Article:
Do I look happy today? What is more relaxing to me – high or low battery? What are my senses? Do I like to be held? Do I want a screen protection? Do humans ever listen to me? Do I like humans? What are my identities? Where do I come from? What is my favourite season? Can I make love? Do I want a long-distance relationship? Do I like to sleep with humans? Do I like it when a human gets undressed? Do I mind if a human has another phone? How do I feel when a human watches porn? Do humans ever think of what I need? Do I like to be put in a backpack? Will I be dropped on the floor today? How am I? Should I take a selfie? Do I like games? Can I try wireless charging? Where will I go when I die? Can I standby forever?
The Device Spa explored the relationship between the human and the non-human, using the mobile device as an example. The performative installation questioned the use and value of mobile devices in our day-to-day life. The core thought was to trigger a rethinking of how non-humans are treated. Do we know their needs?
The work was made up of different parts, incorporating the different fields of expertise of the seven group members. It combines performance, sound, light and different materials to create an interactive experience. We live in a digitalised society in which our mobile devices accompany our everyday life. To some extent they can be understood as an extension of our body and mind. Device Spa explores this relationship and questions it.
The first step was to outline the topic human/non-human and narrow it down. We started by finding multiple definitions and asking about how non-humans are distinguished from humankind. We then started exploring different fields of the topic. As a common ground, we isolated the topic of shifting perspectives. Through small exercises, discussing, researching and presenting within the group, we decided what our final work should be composed of. An important component of the group work was a splitting into smaller working groups that assumed different tasks according to their interests and abilities. Constant consultation with the whole group and compromise between different opinions was at the heart of our work. Originally, we agreed to keep discussing in the group of seven but left it open to splitting up in case the process led us there. In the end, we all had a similar idea and wanted to realize it together. One of the main challenges was to have seven people with different backgrounds, educations, ideas, languages and expertise, and to find a way to incorporate all of these.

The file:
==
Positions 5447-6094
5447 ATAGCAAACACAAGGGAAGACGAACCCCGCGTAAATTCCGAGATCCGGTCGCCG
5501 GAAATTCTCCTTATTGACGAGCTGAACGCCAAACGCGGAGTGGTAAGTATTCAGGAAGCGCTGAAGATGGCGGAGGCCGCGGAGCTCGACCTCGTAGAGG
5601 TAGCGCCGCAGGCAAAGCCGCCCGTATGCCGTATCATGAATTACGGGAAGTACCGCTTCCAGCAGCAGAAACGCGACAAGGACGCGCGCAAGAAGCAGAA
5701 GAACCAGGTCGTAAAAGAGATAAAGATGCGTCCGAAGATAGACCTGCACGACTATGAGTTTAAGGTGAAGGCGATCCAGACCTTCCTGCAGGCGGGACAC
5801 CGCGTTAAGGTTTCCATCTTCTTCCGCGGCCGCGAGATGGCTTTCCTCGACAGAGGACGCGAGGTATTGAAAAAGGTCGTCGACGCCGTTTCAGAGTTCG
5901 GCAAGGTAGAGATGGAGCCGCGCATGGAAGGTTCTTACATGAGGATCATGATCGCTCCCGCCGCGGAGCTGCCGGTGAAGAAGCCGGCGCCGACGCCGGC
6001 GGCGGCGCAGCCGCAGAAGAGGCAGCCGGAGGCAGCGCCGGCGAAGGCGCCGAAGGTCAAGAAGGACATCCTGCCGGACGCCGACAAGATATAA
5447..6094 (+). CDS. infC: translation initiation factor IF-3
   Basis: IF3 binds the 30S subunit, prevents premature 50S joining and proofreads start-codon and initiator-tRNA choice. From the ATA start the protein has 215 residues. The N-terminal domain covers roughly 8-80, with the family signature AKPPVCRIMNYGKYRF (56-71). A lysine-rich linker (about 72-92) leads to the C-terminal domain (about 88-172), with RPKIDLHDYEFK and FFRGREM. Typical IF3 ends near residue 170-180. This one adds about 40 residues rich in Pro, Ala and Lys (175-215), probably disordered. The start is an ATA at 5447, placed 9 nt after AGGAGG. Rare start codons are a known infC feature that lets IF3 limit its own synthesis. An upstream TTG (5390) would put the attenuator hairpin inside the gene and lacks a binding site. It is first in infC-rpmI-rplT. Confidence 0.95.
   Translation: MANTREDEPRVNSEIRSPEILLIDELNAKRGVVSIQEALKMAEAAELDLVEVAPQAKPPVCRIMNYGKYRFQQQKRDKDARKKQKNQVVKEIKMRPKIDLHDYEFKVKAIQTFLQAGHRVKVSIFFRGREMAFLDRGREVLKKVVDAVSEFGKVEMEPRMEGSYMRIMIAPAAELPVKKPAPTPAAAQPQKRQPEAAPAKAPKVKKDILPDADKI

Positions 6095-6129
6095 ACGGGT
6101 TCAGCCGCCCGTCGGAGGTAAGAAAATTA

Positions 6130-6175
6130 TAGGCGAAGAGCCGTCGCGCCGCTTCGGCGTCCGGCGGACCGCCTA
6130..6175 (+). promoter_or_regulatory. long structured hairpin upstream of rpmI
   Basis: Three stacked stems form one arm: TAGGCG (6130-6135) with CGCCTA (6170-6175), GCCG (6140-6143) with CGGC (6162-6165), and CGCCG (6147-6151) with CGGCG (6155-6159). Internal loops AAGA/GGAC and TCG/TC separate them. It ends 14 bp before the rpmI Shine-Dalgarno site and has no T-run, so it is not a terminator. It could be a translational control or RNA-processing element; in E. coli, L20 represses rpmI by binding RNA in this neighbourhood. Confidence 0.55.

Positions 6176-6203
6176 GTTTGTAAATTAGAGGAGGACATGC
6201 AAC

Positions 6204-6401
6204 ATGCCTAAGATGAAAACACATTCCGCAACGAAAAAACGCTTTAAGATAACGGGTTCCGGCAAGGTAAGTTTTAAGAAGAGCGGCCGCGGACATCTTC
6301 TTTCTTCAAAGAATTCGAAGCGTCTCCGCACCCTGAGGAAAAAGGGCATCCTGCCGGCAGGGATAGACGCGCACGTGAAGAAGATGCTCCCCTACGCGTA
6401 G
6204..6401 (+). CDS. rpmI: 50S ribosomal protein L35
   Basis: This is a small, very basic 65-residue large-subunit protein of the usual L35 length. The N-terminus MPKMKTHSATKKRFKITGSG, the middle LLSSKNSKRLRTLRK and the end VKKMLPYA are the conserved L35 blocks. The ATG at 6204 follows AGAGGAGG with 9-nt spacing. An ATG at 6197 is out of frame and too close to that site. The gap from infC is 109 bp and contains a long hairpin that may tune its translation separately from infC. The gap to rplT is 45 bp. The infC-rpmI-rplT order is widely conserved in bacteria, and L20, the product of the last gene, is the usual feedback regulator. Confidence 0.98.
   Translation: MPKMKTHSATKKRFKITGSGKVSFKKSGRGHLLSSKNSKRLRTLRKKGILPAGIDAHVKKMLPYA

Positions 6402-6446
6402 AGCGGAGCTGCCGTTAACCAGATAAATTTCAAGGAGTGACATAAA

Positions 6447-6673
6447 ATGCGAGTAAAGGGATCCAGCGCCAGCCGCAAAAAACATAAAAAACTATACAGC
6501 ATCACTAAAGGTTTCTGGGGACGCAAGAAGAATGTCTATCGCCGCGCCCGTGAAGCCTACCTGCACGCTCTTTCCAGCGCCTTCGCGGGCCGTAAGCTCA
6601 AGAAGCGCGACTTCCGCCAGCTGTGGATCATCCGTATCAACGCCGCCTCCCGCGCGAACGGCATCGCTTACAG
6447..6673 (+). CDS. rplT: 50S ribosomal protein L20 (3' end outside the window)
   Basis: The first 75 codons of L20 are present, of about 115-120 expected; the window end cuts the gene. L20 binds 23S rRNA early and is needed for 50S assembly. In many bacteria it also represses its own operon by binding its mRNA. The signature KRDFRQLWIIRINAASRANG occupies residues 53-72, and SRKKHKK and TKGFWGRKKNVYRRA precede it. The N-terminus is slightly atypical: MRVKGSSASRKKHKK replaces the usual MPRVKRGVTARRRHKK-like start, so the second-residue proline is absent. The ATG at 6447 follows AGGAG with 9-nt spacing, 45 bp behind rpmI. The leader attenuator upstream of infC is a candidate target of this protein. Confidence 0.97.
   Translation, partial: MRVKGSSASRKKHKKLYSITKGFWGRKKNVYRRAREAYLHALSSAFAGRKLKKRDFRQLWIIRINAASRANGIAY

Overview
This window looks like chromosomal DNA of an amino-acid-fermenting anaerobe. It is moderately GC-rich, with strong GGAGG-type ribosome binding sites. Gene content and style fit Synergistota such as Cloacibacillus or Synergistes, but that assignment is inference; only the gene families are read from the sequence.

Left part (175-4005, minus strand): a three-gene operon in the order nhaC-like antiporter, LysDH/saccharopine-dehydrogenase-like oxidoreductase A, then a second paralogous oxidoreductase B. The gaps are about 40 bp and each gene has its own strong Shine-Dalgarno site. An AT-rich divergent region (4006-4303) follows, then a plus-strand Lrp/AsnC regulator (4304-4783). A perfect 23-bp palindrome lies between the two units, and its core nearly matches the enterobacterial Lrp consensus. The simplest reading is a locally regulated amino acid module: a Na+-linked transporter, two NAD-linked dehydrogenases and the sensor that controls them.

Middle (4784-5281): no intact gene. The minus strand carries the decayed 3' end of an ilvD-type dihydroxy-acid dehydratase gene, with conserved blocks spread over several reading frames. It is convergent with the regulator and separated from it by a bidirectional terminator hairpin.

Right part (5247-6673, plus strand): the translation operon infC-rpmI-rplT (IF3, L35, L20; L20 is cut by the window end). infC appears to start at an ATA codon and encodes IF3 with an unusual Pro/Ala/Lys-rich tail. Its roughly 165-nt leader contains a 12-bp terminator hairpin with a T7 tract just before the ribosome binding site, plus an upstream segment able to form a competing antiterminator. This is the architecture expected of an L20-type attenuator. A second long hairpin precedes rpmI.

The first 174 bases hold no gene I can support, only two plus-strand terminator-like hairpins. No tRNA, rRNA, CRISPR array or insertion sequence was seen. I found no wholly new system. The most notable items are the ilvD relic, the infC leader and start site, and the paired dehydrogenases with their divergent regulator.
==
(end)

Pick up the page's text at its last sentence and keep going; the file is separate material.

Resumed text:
The result is on the one hand a screen showing a chat of devices sending each other questions from their points of view. These led to the second part: A box that created a room inside the exhibition space. The visitor could slip in their phone through a slot and enter the wooden box. Inside, the phone was treated by five pairs of hands with five different tools for one minute and then returned to the owner.